Washington D.C., – On Nov. 14, 2023, Congressman David Kustoff (R-TN) and Congressman Brad Schnieder (D-IL) introduced H.R. 6408, bipartisan legislation that would “revoke the tax-exempt status for any organization that provides financial support or resources to designated terrorist groups.” The accompanying press release claims “Recent reports have indicated that U.S. based, tax-exempt nonprofits may be providing funding and support to Hamas.” The key word in this quotation is “may,” as there is no concrete evidence of these allegations. 

Charitable organizations, especially those who work in settings where designated terrorist groups operate, already undergo strict internal due diligence and risk mitigation measures and – thanks to misguided categorizations of nonprofits being labeled as “particularly vulnerable” to terrorist financing abuse in rushed policy directives immediately following 9/11 – face extra scrutiny by the U.S. government, the financial sector, and all actors necessary to operate and conduct financial transactions in such complex settings. While these categorizations have since been revoked, the scrutiny remains the same.

As the prohibition on material support to foreign terrorist organizations (FTOs) already exists, and is applicable to U.S. nonprofits, this proposed legislation is redundant and unnecessary. The potential harms far outweigh any potential “benefit” that its sponsors seek from the political parading or publicity that the bill produces. This legislation presents dangerous potential as a weapon to be used against civil society in the context of Gaza and beyond. As noted by the Foundation for Middle East Peace (FMEP), H.R. 6408, if passed, would “[enable] a new category of legal harassment of NGOs, focused in the first instance on those that engage with Palestinians or on Palestinian issues, but also enabling attacks on NGOs working in any sector and on any issues,” similar to the baseless False Claims Act cases that charities have faced over the years.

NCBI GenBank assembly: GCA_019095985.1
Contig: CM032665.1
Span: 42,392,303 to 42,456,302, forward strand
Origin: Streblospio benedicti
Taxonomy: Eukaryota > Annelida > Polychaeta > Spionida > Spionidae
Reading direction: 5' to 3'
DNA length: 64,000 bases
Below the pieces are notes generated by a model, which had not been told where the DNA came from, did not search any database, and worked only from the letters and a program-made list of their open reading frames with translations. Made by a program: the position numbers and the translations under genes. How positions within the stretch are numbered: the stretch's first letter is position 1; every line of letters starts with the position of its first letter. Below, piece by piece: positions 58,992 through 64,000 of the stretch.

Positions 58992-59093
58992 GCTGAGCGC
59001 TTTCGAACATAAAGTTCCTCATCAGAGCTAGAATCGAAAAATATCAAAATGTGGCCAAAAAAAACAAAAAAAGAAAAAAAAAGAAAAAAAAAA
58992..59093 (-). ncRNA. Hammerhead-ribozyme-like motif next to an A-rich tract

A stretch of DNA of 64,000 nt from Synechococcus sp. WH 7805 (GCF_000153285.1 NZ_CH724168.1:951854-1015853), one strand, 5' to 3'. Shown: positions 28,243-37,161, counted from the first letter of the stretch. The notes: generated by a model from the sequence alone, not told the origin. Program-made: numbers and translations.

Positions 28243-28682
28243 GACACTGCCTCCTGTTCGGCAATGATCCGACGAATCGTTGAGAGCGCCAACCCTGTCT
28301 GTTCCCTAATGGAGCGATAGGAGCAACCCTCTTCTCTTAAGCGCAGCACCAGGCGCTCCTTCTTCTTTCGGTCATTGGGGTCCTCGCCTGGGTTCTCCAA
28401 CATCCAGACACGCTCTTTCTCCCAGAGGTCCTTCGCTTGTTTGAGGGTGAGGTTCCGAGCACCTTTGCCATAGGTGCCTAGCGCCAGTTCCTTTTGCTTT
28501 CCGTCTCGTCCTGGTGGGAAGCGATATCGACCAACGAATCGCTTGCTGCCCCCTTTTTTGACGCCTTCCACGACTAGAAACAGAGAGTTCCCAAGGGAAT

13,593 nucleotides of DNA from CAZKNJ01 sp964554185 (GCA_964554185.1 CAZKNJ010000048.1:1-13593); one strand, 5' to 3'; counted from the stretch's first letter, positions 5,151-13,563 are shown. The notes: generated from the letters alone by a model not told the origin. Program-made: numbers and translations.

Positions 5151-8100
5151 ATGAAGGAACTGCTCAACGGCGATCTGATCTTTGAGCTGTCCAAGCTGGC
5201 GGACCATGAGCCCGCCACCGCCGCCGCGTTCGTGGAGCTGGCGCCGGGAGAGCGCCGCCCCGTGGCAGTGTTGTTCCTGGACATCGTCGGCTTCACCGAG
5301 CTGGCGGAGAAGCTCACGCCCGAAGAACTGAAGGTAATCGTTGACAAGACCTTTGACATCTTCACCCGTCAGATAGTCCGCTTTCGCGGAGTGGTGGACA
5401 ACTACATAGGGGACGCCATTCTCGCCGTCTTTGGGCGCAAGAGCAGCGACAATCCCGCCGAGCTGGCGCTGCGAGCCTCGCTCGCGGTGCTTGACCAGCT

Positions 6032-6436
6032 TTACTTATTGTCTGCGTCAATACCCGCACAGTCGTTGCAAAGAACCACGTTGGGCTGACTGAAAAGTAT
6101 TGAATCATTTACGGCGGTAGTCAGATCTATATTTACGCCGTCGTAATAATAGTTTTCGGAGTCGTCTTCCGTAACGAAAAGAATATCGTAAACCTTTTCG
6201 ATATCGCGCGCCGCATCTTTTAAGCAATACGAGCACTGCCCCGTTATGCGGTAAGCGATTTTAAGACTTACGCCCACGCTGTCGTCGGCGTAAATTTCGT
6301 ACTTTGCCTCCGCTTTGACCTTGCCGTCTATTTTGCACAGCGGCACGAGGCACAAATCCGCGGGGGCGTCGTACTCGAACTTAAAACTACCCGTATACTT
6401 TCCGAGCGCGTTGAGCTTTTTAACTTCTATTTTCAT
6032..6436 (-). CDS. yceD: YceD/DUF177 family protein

Furthermore, this legislation contributes to the continued false narrative that nonprofit organizations (NPOs) are vehicles for abuse by terrorist organizations. In fact, the U.S. Department of Treasury itself and the Financial Action Task Force (FATF) have both publicly stated that NPOs historically face little to no risk of terrorist financing abuse. Officials in the U.S. government and Congress must recognize that this type of rhetoric and discourse, without proper evidence to substantiate claims of abuse, is damaging to the charitable sector as a whole, and undermines the diligent work done by experts in the field of NPO operations to ensure that aid goes only to innocent civilians caught living in areas where terrorist groups operate. As has been stated a number of times, “NPOs themselves have the most to lose” if funding is redirected or does not end up in the hands of intended beneficiaries, and thus go to great precautionary lengths to prevent this.

C&SN urges Congress to reject this bill, as it is not only duplicative and its claims are not evidence-based, but also creates a tool that may be manipulated against NPOs by bad actors with political motives.